The 2020 hurricane season has been one of the most active in recent history. One of the most dangerous and difficult to forecast parts of a hurricane is a storm surge. Emergency managers need to know the moment-by-moment maximum water level along the coast and inland during a hurricane to plan operations and save lives.
Whenever a storm emerges in the Gulf of Mexico or the North Atlantic, a team of leading hurricane researchers spin up large-scale storm surge simulations on Frontera, Stampede2, and Lonestar5.
On Frontera, researchers can run three scenarios in the time it previously took to run one, and are using larger, more resolved meshes, providing better guidance to emergency managers and decision-makers.
“Having Frontera available is incredible,” said Jason Fleming, principal consultant for Seahorse Coastal Consulting and lead developer and operator of the ADCIRC Surge Guidance System. “Frontera not only has more processors, but also faster processors, which allow us to do so much more.”
Emergency managers throughout the Gulf and Atlantic coasts use forecasts created on TACC systems for transportation and evacuation decisions. First responders use it to determine what roads are safe to reach impacted areas and what areas need to be evacuated.
“Search teams doing search-and-rescue need to know where to stage strike teams to be close to an event, but not be inhibited by consequences of high winds and high water,” said Gordon Wells, a researcher at UT Austin’s Center for Space Research and the university representative to the Emergency Management Council that advises Texas on storm response. “What is the extent of the area that will experience severe weather? We need to get a solid representation of those deterministic impacts.”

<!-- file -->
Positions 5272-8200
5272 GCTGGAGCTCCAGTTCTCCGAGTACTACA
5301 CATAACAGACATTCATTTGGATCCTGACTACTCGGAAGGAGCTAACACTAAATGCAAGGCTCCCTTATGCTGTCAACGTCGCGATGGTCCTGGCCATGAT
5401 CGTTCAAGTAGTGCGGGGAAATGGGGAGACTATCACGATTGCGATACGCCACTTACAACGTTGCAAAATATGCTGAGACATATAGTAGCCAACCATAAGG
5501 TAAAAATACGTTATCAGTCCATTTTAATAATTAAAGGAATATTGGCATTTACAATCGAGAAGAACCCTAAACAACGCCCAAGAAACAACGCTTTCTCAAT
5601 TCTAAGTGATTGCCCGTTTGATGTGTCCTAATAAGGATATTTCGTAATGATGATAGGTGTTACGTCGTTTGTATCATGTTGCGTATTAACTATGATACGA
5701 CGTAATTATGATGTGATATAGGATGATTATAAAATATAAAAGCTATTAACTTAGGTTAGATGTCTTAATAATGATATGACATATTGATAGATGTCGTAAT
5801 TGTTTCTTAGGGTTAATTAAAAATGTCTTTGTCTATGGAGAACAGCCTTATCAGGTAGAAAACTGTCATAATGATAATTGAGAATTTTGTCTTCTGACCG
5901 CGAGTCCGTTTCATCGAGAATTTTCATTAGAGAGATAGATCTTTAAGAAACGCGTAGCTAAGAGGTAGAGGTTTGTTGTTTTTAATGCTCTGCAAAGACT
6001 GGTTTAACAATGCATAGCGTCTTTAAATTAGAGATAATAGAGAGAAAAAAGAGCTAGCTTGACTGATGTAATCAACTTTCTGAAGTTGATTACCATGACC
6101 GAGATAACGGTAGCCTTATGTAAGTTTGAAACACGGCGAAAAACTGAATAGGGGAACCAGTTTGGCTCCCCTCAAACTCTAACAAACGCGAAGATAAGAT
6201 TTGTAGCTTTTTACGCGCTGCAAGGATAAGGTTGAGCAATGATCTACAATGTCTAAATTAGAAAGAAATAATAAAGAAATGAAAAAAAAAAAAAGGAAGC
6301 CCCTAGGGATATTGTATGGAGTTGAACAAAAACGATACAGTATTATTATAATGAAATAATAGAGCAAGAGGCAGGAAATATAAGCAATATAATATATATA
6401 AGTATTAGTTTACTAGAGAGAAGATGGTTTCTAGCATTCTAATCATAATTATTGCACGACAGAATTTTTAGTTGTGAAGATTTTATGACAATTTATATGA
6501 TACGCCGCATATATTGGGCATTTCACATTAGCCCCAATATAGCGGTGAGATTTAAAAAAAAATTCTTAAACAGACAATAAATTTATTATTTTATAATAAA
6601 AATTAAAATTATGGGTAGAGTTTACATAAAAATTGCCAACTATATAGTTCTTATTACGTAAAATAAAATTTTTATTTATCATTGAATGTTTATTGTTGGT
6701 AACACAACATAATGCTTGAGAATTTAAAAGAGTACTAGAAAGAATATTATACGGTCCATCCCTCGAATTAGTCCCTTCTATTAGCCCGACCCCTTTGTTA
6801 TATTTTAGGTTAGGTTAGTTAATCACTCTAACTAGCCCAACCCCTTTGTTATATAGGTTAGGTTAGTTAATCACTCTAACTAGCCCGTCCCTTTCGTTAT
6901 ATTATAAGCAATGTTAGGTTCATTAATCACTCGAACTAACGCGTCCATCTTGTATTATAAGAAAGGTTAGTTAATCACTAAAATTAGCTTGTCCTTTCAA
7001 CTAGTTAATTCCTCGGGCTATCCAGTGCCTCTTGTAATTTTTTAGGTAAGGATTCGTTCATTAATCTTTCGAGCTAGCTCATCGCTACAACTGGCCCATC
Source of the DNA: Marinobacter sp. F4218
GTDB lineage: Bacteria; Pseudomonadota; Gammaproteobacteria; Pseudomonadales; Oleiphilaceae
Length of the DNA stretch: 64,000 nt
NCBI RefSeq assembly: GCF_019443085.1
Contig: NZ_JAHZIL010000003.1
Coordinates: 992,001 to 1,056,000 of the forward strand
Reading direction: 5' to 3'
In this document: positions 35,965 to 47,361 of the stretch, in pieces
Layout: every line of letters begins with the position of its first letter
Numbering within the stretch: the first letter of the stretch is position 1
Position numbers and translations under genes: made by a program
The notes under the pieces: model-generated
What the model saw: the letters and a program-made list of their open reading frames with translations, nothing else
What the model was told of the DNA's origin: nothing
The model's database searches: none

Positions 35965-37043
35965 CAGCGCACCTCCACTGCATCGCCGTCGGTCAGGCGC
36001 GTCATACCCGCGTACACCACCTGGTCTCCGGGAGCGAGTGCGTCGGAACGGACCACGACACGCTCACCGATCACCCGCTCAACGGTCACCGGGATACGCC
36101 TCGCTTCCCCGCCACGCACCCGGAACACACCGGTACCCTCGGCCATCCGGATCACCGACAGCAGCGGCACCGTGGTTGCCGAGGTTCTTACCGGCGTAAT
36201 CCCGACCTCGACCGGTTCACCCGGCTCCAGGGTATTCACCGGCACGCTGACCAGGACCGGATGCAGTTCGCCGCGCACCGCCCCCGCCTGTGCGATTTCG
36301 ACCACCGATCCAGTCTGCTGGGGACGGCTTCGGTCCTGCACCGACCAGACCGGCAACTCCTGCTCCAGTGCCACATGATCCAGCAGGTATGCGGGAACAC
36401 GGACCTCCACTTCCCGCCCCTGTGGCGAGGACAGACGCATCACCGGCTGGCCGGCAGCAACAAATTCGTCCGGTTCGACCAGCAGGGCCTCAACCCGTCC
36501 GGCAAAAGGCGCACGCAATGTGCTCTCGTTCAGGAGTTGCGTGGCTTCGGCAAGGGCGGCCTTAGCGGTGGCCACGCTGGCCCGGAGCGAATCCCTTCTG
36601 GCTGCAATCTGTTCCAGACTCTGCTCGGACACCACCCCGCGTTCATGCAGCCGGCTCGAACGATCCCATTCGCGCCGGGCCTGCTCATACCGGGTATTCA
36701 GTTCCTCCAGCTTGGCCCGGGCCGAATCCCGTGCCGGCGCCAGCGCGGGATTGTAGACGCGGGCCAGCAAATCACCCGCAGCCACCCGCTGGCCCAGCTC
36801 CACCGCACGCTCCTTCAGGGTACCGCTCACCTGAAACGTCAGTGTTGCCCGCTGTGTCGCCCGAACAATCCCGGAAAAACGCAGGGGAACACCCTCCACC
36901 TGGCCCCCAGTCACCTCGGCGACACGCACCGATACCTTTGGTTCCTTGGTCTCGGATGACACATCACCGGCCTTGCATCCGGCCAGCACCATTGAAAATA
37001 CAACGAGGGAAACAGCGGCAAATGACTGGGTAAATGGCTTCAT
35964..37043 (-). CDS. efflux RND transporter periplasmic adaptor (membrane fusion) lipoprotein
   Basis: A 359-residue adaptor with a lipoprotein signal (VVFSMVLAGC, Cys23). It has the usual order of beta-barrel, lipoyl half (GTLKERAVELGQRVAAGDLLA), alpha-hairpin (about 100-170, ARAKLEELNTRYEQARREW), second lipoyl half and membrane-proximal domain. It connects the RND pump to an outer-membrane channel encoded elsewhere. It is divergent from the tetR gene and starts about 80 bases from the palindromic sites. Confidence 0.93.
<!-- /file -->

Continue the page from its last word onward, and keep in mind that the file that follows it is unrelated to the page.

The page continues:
In the case of Hurricane Laura — which made landfall as a Category 4 hurricane near Cameron, Louisiana on August 27 — there was a possibility the storm would push water up the Neches River and impact levee structures.
Forecasts on Frontera gave Wells confidence that they weren’t going to have problems there because of the wind, Wells said. “There was no need to use resources, recommend unnecessary evacuations, or do house-by-house searches.”
Preserving these resources allowed them to be utilized elsewhere. “If we can get people out of harm’s way in real time, we’re saving lives,” said Clint Dawson, another member of the storm surge forecasting team.
The Next Big Ones
It’s hard not to worry about earthquakes if you live in Southern California. The big concern is the San Andreas Fault, for which the U.S. Geological Survey has estimated a seven percent chance of a magnitude 8.0 earthquake by 2033.